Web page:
It was at age 15 in 1923 when Mary Perry first left Rhode Island to go to New York City to study art at the Art Students League . She returned to Rhode Island to finish high school, but she knew she wanted to go back to New York and continue to study art. After graduating from high school she went to Traphagen School of Fashion and Design in New York City. Mary was not interested in fashion, but her practical older sister had suggested Traphagen as it guaranteed its graduates a job after graduation. Mary said later in life, she was lucky for Traphagen despite its fine reputation for fashion, gave her, like the Art Students League, a solid art education . She graduated from Traphagen unable to find work for it was the Great Depression. In 1934 she was part of the first non- professional exhibit at the Metropolitan Museum, where her sculpture won a honorable mention prize. She recalled later that it was probably the sculpture prize that made it possible for her to get on the WPA or as she referred to it as "The Project."
She became one of forty women sculptors on the New York City Federal Arts Project ( Commonly referred to as the WPA) It was during this time she began to do protest art which became her life long interest. Though none of her social- protest sculpture pieces from the 30's and 40's remain, there are a few photographs of some of her "Project" pieces and a few other pieces. Besides doing her own work on the NYC Federal Arts Project, she also taught children sculpture at the Harlem Art Center and the East Side House, and at the end of her Project term pointed up a sculpture for the sculpture Cesare Stea which was sent to West Point.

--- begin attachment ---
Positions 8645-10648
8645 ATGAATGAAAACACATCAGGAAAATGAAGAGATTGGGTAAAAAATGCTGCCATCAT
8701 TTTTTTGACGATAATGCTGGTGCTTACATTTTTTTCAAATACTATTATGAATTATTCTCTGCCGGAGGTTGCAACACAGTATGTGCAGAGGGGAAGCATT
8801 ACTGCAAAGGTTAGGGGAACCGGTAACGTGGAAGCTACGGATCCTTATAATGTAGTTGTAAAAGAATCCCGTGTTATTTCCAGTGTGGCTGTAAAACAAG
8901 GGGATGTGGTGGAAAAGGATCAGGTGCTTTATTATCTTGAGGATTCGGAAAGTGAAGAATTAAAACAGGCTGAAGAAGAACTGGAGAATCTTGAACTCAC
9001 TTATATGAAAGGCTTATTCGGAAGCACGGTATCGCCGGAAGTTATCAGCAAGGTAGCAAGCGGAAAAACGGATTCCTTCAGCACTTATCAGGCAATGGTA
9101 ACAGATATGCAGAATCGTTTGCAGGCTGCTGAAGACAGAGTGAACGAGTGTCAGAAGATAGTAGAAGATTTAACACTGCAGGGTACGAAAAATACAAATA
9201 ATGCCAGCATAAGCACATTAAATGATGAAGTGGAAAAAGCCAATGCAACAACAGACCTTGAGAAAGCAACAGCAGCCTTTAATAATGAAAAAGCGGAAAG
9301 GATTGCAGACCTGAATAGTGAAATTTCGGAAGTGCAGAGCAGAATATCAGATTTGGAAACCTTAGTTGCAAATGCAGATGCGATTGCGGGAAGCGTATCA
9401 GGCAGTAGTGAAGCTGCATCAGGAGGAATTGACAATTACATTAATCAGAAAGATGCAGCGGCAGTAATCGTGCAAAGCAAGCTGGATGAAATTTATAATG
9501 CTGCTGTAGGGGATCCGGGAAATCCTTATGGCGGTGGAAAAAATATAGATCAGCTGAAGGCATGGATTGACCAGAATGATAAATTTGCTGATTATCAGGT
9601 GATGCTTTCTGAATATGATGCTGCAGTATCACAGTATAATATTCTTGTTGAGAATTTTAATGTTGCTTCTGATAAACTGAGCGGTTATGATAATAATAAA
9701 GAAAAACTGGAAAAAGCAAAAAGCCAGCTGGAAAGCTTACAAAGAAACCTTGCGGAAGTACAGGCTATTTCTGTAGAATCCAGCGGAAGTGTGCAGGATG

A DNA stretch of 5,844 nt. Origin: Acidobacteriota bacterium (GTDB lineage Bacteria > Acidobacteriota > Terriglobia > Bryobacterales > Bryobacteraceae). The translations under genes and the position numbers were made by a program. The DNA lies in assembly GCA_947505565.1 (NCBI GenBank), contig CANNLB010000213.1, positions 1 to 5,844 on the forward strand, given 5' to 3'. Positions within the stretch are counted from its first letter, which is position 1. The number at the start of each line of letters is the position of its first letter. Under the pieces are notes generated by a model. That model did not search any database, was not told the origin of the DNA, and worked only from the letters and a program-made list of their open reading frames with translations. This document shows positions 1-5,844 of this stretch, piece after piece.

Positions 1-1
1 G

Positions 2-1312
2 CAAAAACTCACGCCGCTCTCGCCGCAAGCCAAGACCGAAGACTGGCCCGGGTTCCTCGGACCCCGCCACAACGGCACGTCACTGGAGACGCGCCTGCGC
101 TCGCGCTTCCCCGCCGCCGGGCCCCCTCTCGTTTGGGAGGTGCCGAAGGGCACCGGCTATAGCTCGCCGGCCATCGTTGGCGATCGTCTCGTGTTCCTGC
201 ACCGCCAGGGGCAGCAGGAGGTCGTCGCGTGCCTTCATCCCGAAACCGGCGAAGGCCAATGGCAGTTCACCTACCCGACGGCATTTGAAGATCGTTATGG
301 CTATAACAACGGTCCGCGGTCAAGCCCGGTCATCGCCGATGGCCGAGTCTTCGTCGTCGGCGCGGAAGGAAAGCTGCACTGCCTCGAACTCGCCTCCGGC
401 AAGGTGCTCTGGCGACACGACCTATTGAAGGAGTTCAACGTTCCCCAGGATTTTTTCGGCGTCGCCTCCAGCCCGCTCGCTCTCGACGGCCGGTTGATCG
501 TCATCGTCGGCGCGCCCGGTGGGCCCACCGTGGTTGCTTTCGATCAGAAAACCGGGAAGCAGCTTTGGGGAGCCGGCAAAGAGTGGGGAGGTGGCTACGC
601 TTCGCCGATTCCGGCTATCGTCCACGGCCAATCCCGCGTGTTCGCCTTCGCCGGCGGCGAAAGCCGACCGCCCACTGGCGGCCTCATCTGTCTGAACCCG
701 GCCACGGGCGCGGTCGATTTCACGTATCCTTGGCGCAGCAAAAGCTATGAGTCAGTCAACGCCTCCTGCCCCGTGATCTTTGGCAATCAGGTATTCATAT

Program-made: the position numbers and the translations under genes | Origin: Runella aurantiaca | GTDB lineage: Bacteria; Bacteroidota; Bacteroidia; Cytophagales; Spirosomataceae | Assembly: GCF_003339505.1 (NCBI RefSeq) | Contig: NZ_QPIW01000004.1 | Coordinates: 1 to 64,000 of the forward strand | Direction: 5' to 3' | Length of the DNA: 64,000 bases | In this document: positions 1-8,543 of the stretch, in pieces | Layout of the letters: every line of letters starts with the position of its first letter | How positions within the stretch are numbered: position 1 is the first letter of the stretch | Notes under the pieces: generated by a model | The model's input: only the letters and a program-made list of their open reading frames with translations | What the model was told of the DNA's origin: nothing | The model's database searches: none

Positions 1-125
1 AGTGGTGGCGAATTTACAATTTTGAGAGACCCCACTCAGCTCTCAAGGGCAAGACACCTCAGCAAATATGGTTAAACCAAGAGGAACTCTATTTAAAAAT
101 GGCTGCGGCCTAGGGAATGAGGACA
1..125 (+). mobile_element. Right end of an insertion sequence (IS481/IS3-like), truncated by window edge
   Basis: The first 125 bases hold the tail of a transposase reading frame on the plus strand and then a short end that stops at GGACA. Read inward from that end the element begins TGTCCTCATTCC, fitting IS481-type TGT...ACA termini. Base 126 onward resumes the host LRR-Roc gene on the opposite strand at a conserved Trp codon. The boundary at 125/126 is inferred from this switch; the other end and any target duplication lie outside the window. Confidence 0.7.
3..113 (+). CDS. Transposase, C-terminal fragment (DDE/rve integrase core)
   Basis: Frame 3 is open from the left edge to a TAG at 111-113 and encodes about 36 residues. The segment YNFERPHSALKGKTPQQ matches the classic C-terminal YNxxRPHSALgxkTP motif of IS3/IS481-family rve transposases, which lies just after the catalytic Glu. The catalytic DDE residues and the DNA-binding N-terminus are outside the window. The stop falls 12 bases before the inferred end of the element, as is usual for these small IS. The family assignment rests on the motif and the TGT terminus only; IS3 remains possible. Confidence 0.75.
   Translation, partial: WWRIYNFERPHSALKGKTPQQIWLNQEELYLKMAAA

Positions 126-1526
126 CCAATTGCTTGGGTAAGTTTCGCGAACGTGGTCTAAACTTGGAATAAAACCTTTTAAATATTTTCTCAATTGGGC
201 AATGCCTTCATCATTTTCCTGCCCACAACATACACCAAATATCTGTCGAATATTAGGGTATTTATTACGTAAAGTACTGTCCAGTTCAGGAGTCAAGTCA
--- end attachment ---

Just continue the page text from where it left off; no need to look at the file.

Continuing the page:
During the 1930's and 1940's , she exhibited at the Metropolitan Museum, Carnegie Hall, New York University, Rockefeller Center, The Roerich , The New School for Social Research, Radio City, Independence Hall, and such galleries as the ACA Gallery and the Municipal Gallery in New York City.
In 1939 Mary married Dmitri Goulandris . After they divorced during the war , she worked in the shipyards. After the War she met her second husband, Ed Stone whom she married in 1946.
With Ed and her daughter, Ramie she moved to San Francisco Bay Area in 1953. During the 50's and 60's in the San Francisco Bay Area Mary's work was at the Telegraph Hill, East West, and Greta Williams galleries in San Francisco and she was part of the Artists Cooperative. It was at the Oakland Museum where she won an award for her sculpture called " Musician". Her opposition to the U.S involvement in Vietnam War was the theme of a solo show at Dominican College in San Rafael , California. For a number of years in the 60's she had her own gallery in both Mill Valley and San Rafael, California where the artists could show for free.
In the 70's and 80's, Mary's work was shown in Benicia and Sausalito, California, and at the Commonwealth Club in San Francisco. Mary moved to Ashland ,Oregon in 1992. The Grants Pass Museum, the Rogue Valley Art Gallery, and the Art Space Gallery near Tillamook , Oregon exhibited her work. Her last solo show in February of 2006 at the Thorndike Gallery on the Southern Oregon University campus featured her social- protest work done from the years 1939 through 2000.
In 2001 " Art and Antiques Magazine," had an essay on her Federal Arts Project experiences and the destruction of her sculpture. Her art papers are in the Smithsonian, The National Museum of Women in the Arts, and at Sonoma State University in their collections on women artists. She did over 50 social-protest canvas murals during her lifetime as she said she felt she needed to express what she felt about injustice through her art. Mary believed strongly that art was what made us human and hoped someday that art would be more revered.